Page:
On October 16, 2009, the Second Circuit Court of Appeals issued a decision severely limiting the scope of the type of property that may be attached pursuant to Rule B. In The Shipping Corporation of India Ltd. v. Jaldhi Overseas Pte Ltd., the Court, in sum and substance, held that “electronic fund transfers (“EFTs”) being processed by an intermediary bank are not property subject to attachment under Rule B.” The Court relied on New York State law, which prohibits the attachment of EFTs in possession of an intermediary bank. Citing the New York Uniform Commercial Code, the Court stated that neither the originator nor the beneficiary of an EFT hold title to the funds in the account at an intermediary bank. Accordingly, the Court found that since EFTs are no longer considered property of either the originator of the beneficiary, they cannot be “defendant’s property” subject to Rule B attachment. In so holding, the Court expressly overruled its 2002 decision in Winter Storm Shipping Ltd. v. TPI.
The Second Circuit’s decision emphasizes the burden that Rule B has placed on the federal courts and international banks operating within the Southern District and suggests that the attachment of EFTs has “threatened the usefulness of the dollar in international transactions.” The decision stresses the threat posed by the “explosion” of maritime attachments to, inter alia, New York’s position as the center of international banking and finance. The Court stated that, in attempting to avoid Rule B attachments, many potential Rule B defendants conduct their cross-border transactions in a currency other than U.S. Dollars, causing a reduction in the use of the dollar as the preferred currency of international commerce. In addition, the Court cited to The Clearing House Association’s (whose members consist of all major NY garnishee banks) amicus curiae brief, which detailed the large volume of maritime cases filed between October 1, 2008 and January 31, 2009 and the resulting burden that has been placed on the banks and the District Court Judges. The Court’s focus on the aforementioned reasoning and its weak legal rationale for reaching its conclusion suggests that this was a result-driven decision and that the Court has succumbed to intense pressure from the garnishee banks to put an end to Rule B attachments of EFT transfers transiting through New York.
At present, it is unclear what the implications of the Second Circuit’s decision will be. It is likely that defendants in Rule B actions whose EFTs have been attached will bring motions to vacate, which the Judges sitting in the Southern District Court may well be amendable to grant. In Rule B actions that are not challenged but where plaintiffs have restrained funds, it is unclear whether the Court will require these funds to be released (or not).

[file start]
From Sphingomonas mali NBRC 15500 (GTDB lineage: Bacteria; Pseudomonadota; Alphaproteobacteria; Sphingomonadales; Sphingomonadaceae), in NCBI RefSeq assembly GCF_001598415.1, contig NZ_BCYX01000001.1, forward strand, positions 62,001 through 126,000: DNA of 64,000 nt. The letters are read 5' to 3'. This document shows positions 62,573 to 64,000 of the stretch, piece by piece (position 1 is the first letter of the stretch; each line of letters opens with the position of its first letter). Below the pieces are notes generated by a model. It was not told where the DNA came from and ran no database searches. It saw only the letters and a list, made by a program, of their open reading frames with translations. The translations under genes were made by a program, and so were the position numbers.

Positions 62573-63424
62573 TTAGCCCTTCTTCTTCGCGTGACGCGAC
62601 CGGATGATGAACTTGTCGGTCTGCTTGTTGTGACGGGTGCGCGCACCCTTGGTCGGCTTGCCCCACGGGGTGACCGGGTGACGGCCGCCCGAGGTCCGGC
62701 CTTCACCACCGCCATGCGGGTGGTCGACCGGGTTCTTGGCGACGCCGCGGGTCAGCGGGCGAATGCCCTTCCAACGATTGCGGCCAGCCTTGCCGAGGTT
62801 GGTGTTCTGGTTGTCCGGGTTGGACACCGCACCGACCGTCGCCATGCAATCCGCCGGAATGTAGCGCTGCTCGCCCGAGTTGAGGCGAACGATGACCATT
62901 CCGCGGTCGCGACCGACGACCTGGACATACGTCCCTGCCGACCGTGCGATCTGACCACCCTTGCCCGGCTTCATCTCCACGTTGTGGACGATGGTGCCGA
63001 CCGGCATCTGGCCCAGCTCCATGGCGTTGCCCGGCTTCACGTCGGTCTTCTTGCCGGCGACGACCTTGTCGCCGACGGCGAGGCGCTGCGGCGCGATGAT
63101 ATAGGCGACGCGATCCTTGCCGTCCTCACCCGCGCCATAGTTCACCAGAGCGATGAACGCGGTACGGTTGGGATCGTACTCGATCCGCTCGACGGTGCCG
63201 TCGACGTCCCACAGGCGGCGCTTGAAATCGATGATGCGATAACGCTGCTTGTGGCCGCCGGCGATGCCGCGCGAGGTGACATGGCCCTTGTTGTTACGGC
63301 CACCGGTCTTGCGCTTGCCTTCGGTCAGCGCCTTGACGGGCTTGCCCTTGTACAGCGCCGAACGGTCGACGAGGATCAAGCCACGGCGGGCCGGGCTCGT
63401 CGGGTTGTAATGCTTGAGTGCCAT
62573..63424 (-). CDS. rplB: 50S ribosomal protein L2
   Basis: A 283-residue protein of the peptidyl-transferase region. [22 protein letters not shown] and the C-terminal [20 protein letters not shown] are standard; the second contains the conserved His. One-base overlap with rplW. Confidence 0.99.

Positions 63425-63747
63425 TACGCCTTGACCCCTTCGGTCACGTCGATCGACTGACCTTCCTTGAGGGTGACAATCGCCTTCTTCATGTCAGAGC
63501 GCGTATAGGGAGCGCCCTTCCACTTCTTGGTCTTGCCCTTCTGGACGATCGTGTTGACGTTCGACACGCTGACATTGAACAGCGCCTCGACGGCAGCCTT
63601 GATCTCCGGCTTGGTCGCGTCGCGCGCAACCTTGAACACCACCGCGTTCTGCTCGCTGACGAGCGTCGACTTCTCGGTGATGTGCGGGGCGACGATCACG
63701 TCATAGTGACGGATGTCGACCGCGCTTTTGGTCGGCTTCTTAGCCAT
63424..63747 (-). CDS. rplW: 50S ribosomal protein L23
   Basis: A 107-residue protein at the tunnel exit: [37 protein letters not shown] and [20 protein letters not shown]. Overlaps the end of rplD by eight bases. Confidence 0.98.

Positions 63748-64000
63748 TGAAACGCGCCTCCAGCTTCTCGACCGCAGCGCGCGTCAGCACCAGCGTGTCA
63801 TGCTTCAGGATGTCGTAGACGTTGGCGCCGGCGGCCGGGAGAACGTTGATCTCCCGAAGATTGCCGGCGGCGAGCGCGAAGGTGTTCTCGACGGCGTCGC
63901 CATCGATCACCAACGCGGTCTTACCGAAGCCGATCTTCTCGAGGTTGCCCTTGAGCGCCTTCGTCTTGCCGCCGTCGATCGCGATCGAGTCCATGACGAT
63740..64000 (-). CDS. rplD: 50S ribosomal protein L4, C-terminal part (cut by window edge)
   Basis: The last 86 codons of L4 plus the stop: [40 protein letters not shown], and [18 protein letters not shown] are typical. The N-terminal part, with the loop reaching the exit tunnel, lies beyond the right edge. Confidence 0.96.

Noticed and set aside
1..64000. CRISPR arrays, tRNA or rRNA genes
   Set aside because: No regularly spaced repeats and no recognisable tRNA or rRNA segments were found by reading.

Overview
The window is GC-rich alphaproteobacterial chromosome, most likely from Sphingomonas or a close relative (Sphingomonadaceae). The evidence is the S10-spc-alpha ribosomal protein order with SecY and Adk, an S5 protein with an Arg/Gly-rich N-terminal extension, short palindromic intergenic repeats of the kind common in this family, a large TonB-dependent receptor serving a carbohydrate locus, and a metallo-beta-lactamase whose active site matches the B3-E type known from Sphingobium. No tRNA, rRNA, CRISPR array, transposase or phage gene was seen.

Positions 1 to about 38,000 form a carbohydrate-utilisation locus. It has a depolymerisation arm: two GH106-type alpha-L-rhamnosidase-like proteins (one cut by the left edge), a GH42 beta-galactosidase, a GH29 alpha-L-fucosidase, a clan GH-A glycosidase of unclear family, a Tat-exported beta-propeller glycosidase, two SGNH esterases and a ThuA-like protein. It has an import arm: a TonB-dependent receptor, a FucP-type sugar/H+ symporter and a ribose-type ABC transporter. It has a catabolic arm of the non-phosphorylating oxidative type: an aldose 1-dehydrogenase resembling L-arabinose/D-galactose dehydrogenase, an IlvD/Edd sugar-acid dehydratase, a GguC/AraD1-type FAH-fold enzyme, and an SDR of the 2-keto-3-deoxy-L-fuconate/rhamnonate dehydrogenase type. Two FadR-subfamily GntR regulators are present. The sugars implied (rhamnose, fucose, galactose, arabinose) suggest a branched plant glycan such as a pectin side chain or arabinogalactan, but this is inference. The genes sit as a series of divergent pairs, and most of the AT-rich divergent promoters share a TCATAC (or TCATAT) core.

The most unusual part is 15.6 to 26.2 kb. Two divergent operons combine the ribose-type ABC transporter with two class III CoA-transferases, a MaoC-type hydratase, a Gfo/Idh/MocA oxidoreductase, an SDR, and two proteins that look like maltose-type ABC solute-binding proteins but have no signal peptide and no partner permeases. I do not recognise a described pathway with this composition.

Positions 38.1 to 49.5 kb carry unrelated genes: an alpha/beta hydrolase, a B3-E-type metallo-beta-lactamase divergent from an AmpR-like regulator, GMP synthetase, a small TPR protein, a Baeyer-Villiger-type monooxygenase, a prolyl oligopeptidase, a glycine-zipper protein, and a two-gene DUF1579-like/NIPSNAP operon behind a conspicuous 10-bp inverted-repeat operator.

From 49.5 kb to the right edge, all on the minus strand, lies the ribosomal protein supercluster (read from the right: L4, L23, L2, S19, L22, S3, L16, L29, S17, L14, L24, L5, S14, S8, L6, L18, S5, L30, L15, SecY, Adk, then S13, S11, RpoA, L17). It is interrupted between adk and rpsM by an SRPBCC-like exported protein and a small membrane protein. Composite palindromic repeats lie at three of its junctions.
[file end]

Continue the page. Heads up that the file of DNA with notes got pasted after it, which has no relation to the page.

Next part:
This decision does not prevent Rule B actions from being commenced, where the defendant has property in the Southern District (other than EFTs, such as bunkers, freight or bank accounts) and cannot be “found.”
Finally, it should be noted that while pre-judgment attachment of EFTs appears to no longer be permissible following the Jaldhi decision, the New York Court of Appeals decision in Koehler v. Bank of Bermuda Ltd., 2009 NY Slip Op. 04297 (June 4, 2009) provides an important post-judgment option for parties wishing to enforce foreign judgments and/or arbitration awards. In that matter, the Court of Appeals held that a New York court with personal jurisdiction over a defendant and/or a garnishee holding a defendant’s property may be ordered to turn over out-of-state property including property located abroad), regardless of whether the defendant is a judgment debtor or a garnishee. The full effect of this decision in the maritime context still remains to be seen, but according to Koehler, any party with an unsatisfied judgment or arbitration award for any claim may seek to enforce its award against a judgment debtor that has property in the possession of a garnishee subject to personal jurisdiction in New York or against the debtor, itself, that is registered to do business in New York. Read more on the Koehler decision.